Deploy to Azure from GitHub with Application Insights

Sergey Kanzhelev

Browsing GitHub the other day I found an interesting button in README: Deploy to Azure. This button intrigued me to say the least. With one click I can create my own instance of that web app and try it out. Isn’t it great? And it’s very easy to insert into your own GitHub repo. But every app should include monitoring! So I’ll show you how to extend the button to create a new Application Insights resource. Anyone who deploys your app also gets their own web app monitor that shows the performance and usage of their instance of the app.


Just a button

There is a nice blog post on how to implement this button for your project. It is very straightforward. All you have to do is to insert this line of code into

   1: [![Deploy to Azure](]( 

There are some gotchas:

  1. Your repository should be public.
  2. If your application is .NET and require compilation, the solution should compile in a Visual Studio without extra manual configuration.
  3. For application with NuGet dependencies you have to enable NuGet restore.
  4. Your readers need an Azure subscription.

When a reader clicks Deploy to Azure nice deployment wizard will help them to deploy the application from GitHub to Azure.

Application Example

To demonstrate the power of the Deploy to Azure feature, I’ve implemented a simple private NuGet feed project following instructions from Here is a resulting application:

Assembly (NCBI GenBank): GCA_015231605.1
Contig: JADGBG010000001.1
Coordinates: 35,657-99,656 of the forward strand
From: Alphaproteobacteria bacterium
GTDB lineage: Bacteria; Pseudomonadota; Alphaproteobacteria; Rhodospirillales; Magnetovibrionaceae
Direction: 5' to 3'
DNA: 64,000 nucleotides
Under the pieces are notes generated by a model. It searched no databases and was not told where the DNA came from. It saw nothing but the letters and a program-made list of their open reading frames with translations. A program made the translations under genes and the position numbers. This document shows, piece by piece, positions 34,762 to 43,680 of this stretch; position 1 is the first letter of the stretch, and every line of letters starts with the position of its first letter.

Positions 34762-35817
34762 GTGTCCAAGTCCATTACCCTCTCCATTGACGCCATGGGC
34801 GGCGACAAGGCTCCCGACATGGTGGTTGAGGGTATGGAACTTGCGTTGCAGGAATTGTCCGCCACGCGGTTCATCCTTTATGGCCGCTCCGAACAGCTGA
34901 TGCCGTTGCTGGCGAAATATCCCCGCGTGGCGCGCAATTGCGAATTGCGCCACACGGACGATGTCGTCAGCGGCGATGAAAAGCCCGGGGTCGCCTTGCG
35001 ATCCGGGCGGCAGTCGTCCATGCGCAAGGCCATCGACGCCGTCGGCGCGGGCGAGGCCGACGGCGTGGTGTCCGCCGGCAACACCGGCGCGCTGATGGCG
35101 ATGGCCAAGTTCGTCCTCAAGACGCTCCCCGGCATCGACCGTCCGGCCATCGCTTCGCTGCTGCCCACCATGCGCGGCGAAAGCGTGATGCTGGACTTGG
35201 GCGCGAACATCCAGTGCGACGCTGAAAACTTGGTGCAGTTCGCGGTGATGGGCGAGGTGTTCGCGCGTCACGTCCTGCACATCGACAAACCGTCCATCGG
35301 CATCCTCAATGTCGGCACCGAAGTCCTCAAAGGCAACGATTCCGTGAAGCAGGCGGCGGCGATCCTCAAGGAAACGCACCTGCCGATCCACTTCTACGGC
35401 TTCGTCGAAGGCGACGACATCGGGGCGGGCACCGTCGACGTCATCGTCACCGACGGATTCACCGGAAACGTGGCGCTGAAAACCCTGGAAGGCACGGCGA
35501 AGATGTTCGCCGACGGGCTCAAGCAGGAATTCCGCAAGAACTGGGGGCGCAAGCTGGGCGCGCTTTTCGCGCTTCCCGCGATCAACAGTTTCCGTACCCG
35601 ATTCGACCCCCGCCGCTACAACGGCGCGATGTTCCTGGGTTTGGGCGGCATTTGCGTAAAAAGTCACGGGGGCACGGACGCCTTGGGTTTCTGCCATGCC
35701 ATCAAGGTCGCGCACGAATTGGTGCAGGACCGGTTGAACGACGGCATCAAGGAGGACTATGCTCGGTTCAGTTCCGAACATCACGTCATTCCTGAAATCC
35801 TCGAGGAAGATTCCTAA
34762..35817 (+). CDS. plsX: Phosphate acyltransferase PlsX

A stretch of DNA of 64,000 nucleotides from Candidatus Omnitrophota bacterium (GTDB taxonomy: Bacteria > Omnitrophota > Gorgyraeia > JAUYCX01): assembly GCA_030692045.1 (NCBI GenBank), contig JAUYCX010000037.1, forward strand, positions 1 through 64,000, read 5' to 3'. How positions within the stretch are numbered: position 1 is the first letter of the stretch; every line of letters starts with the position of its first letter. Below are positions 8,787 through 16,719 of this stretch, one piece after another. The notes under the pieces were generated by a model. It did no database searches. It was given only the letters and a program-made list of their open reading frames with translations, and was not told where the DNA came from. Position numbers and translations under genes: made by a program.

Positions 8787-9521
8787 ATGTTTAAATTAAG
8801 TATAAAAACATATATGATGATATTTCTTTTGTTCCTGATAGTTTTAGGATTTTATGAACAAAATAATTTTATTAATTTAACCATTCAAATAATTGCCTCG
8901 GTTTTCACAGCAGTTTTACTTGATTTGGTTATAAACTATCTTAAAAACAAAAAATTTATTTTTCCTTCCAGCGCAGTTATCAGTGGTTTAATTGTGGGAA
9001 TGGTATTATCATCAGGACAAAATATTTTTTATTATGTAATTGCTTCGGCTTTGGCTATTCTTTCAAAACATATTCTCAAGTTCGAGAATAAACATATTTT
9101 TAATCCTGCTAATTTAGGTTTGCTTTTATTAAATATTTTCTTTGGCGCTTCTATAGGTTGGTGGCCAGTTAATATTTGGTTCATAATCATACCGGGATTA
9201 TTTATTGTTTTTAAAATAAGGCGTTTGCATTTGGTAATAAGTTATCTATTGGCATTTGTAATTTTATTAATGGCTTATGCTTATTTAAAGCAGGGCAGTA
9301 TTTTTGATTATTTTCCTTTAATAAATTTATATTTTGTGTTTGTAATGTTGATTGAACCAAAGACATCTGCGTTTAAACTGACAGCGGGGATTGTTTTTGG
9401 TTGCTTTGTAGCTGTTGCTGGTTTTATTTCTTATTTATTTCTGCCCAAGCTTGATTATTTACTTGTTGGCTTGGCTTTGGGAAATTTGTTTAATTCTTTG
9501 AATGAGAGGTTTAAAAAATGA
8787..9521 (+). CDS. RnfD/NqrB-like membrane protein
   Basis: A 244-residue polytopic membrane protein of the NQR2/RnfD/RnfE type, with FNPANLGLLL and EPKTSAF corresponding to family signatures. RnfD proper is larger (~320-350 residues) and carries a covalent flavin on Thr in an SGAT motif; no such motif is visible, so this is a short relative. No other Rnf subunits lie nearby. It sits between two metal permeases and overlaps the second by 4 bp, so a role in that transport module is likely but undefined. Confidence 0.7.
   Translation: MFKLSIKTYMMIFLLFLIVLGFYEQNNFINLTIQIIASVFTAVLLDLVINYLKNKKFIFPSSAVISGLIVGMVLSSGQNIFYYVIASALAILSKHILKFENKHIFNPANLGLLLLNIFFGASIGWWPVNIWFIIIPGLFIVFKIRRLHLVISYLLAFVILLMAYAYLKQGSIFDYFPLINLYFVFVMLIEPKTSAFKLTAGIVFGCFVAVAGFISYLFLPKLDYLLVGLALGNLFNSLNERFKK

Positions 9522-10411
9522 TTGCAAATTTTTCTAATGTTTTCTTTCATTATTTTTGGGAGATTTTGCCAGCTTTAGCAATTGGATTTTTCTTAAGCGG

Now if you need a share your test packages with somebody it is very easy to do:

  1. Deploy this repository to Azure using Deploy to Azure button
  2. Open KuDu console at http://<your site name>
  3. Go to Debug Console > CMD
  4. Use command cd sitewwwrootapp_data to open App_Data folder
  5. Drag and drop your *nupkg files to the folder
  6. Use http://<your site name> as a nuget feed

If you already have your Azure subscription it will take you a minute to set up a private NuGet feed now.

Template customization

Once you have deployment set up you can start customizing it. All template customization is done by creating new file in your repository called azuredeploy.json. This blog post explains how basic template looks like and how customization works.

For private NuGet feed it is important to set up a private key for packages publishing from command line. Following instructions from the blog post you need to add new parameter for your template: